and said yesterday's action meant that
"Things are moving in the right
direction; the pressure is growing."-
Other officials were more skeptical.
Theodore Pangalos, the chief Greek
delegate, told reporters the sanctions
"concern a ridiculously small amount of
South African exports to the Community.
It won't have any effect."
One year ago, the Common Market
imposed a series of mild, mostly
symbolic measures against Pretoria,
including the banning of sales of
military equipment and the freezing of
scientific and cultural relations.

Associated Press
Floodwaters from the Tittabawassee River leave the Saginaw Township wastewater plant
submerged Sunday. Numerous students from the Bay City, Saginaw, and "thumb" areas
have expressed concern for their families and homes.
Flooding in mid-Michigan
damagwes students' homes

Students from the flooded central
lower peninsula say they are concerned
about their families, and some of them
say the damage to their homes was
The flooding has caused about $252
million damage in more than 22
counties. Although 3,000 people fleeing
the floodwaters have returned to their
homes, more than 780 people remain
evacuated. Many families of students at
the University were affected in varying
degrees by the flood waters.
SOME families escaped the flood with

minimal house damage. Steven Fig, an
LSA junior from Saginaw Township,
said: "We live in the suburbs and
luckily had only three inches of water in
our basement. Friends of ours had three
and a half to four feet of water. We have
a storm sewer in our basement, so we
have had very little damage."
Margaret Lemming, a senior from
Essexville who lives a block form the
Saginaw River, had similar damage
done to her house. "My own house had
three inches of water, but neighbors of
ours had as much as 18 inches, so there
was quite a bit of damage done there,"
See FLOODING, Page 2


Visiting executives stay on campus

The new Executive Residence
across the street from East Quad is a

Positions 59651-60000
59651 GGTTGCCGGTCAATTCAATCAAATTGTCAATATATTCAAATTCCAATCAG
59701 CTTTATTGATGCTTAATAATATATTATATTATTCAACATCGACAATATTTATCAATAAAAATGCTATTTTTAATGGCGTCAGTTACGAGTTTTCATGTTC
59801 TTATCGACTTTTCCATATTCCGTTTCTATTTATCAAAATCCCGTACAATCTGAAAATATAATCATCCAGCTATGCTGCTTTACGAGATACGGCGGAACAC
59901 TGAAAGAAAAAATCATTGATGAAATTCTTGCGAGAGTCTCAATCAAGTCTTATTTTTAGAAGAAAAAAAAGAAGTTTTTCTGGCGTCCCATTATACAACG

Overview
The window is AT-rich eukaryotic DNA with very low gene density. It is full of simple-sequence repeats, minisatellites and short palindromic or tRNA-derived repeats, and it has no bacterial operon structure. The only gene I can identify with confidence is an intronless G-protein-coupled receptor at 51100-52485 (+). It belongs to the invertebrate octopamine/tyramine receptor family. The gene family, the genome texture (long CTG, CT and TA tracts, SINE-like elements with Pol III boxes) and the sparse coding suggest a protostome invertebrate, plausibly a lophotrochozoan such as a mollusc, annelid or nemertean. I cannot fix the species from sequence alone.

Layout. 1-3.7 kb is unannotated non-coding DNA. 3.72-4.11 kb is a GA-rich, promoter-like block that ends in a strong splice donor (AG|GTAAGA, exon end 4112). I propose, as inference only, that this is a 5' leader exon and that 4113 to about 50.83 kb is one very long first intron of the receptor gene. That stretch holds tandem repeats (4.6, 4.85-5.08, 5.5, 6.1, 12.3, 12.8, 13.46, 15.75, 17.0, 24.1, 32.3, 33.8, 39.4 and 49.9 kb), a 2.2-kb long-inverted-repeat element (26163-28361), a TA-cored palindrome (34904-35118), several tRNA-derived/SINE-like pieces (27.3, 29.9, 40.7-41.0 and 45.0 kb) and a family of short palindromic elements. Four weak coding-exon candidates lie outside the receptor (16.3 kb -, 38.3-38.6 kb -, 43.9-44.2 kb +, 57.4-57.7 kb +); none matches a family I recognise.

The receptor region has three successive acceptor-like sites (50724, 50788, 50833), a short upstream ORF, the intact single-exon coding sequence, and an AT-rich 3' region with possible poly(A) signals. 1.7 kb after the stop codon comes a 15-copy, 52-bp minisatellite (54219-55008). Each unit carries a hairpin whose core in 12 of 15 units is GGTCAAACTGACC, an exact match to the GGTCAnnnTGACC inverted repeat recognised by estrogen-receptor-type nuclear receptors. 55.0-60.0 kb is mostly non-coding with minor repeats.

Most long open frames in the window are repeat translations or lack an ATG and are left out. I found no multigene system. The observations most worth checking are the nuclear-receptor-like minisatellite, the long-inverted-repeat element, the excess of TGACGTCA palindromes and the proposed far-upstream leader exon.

luxurious home-away-from-home for
out-of-town business executives
visiting the University's business
The visiting Fortune 500-types are
served scrambled eggs in the
morning and rock lobster with lime
butter in the evening. They spend
most of their time outside the
classroom living in luxury.
FUNDED by the business school's
$15 million capital campaign, the
Executive Residence opened last April
to house business executives who come
to Ann Arbor to participate in
executive and management seminars
which last from three days to four

The total cost of the building
amounted to approximately $6
million. "Not one penny comes out of.
the students' pockets," said Executive
Residence director Greg Knapp.
The residence was built to make
the seminars a more integral part of
the business school and to make them
more convenient for the participants,
said Associate Director of Executive
Programs Ron Bendersky.
THE FLAGSHIP of all the
programs is the four-week Executive
Program, which is offered twice a
year for about 55 "up-and-coming
stars in their company," said
Bendersky. This program is expected
to cost each executive's company about
$8,500 during the 1986-87 school year,
Bendersky said.

Standing seven stories high, the
new residence seats160 people in its
glass-walled dining room and
contains 96 single-rooms. Each room
has a private bath, Sony TV, and a
large built-in desk.
"The feedback we've had from the
participants has been really good,"
said Mary Dugganballman, the
facility coordinator. "The guests love
the students."
LOOKING like a hotel from the
inside and any other nondescript
building from the outside, the
residence arouses questions and
occasionally requests for tours from
passers-by. "There's still such a
curiosity, nobody really knows what
the building is," said
See VISITING, Page 3

Doily Photo by SCOTT LITUCHY
Tim Broadwell of Atlanta, Martin Broadwell of Decator, Ga., and Glenn Knudsvig of Ann
Arbor plan lectures they will give to visiting management seminar participants in the lobby
of the business school's Executive Residence. The new Executive Residence houses visiting
businessmen for the business school's executive programs.

Does not compute

was during the Summer. All CRISP computers
were shut down including the new North Campus
terminals Most students were frustrated by the
system's breakdown. LSA sophomore Jane
Edwards said she felt "Frustration...the words I
would say you don't want to print. This was my
thir f,aindnwn ., p t nThv ndnccnna

since its opening in 1976.
No respect
Comedian Rodney Dangerfield doesn't get any
respect for driving less than 55 mph-not when he's
in a 35 mph zone. Police officer John Miller's
radar caught Jack Roy, Dangerfield's real name.

DRUGS: Opinion questions the war on drugs.
See Page 4.